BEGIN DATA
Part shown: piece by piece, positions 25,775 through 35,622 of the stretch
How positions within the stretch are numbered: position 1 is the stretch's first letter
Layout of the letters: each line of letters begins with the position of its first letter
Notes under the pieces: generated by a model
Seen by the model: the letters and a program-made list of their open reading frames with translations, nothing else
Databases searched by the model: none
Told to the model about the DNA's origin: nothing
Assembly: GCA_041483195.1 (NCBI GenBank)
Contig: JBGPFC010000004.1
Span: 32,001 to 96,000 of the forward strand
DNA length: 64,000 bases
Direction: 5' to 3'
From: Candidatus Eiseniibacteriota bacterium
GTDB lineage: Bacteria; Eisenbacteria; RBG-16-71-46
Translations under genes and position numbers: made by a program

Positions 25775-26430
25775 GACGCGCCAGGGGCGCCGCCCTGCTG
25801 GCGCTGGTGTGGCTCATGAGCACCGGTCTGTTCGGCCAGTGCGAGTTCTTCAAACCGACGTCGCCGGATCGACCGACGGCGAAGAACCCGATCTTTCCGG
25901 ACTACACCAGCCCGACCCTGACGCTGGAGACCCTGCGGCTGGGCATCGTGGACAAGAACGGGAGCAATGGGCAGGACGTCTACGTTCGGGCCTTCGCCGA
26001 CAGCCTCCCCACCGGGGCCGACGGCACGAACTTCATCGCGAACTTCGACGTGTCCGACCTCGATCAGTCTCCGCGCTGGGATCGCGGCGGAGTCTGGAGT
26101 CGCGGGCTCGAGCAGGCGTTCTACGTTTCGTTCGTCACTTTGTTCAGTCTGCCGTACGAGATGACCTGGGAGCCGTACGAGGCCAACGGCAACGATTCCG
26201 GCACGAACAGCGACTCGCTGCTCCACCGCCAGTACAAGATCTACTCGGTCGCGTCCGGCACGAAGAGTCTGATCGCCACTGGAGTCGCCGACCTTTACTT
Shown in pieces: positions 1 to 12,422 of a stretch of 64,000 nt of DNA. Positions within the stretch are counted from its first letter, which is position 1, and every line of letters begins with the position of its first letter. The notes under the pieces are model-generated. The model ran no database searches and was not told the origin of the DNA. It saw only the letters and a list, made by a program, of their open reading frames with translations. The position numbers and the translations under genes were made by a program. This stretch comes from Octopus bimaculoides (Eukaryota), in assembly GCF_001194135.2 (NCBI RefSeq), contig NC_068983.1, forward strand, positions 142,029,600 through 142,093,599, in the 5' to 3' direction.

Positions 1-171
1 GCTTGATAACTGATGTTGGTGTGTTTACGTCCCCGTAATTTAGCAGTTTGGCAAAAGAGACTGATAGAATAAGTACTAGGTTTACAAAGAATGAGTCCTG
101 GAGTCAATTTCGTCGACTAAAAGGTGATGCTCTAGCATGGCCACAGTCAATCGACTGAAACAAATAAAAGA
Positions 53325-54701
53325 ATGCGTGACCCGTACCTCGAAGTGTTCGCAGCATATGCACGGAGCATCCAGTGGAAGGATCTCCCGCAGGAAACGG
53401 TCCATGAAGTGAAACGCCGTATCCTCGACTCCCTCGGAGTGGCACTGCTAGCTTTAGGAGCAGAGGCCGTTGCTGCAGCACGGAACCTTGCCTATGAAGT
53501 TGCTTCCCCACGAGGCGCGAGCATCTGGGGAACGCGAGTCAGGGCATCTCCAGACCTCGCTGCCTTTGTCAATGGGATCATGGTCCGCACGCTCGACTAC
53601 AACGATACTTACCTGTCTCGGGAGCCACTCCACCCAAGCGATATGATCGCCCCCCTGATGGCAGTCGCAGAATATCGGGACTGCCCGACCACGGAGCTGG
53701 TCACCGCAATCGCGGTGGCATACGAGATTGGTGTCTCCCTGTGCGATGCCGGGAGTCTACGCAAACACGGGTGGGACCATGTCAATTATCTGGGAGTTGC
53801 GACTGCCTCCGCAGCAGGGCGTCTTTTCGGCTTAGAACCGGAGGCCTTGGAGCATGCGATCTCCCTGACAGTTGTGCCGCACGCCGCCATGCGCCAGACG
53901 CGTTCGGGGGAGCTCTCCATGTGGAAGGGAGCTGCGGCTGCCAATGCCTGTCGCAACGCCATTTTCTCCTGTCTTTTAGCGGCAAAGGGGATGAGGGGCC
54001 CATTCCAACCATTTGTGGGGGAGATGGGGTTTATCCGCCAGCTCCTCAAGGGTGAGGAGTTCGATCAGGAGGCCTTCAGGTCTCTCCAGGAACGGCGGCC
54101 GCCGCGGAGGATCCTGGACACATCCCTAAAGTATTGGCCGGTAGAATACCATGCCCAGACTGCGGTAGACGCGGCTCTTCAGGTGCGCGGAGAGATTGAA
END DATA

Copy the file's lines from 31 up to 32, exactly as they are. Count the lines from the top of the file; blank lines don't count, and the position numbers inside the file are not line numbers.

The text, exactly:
53601 AACGATACTTACCTGTCTCGGGAGCCACTCCACCCAAGCGATATGATCGCCCCCCTGATGGCAGTCGCAGAATATCGGGACTGCCCGACCACGGAGCTGG
53701 TCACCGCAATCGCGGTGGCATACGAGATTGGTGTCTCCCTGTGCGATGCCGGGAGTCTACGCAAACACGGGTGGGACCATGTCAATTATCTGGGAGTTGC